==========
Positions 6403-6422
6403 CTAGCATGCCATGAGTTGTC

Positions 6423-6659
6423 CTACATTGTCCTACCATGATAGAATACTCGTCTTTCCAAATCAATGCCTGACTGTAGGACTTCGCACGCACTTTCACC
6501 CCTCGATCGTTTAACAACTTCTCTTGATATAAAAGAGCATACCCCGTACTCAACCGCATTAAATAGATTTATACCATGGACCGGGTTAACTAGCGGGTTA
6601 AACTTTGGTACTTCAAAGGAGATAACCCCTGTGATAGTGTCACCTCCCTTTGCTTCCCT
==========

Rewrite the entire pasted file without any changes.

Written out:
Positions 6403-6422
6403 CTAGCATGCCATGAGTTGTC

Positions 6423-6659
6423 CTACATTGTCCTACCATGATAGAATACTCGTCTTTCCAAATCAATGCCTGACTGTAGGACTTCGCACGCACTTTCACC
6501 CCTCGATCGTTTAACAACTTCTCTTGATATAAAAGAGCATACCCCGTACTCAACCGCATTAAATAGATTTATACCATGGACCGGGTTAACTAGCGGGTTA
6601 AACTTTGGTACTTCAAAGGAGATAACCCCTGTGATAGTGTCACCTCCCTTTGCTTCCCT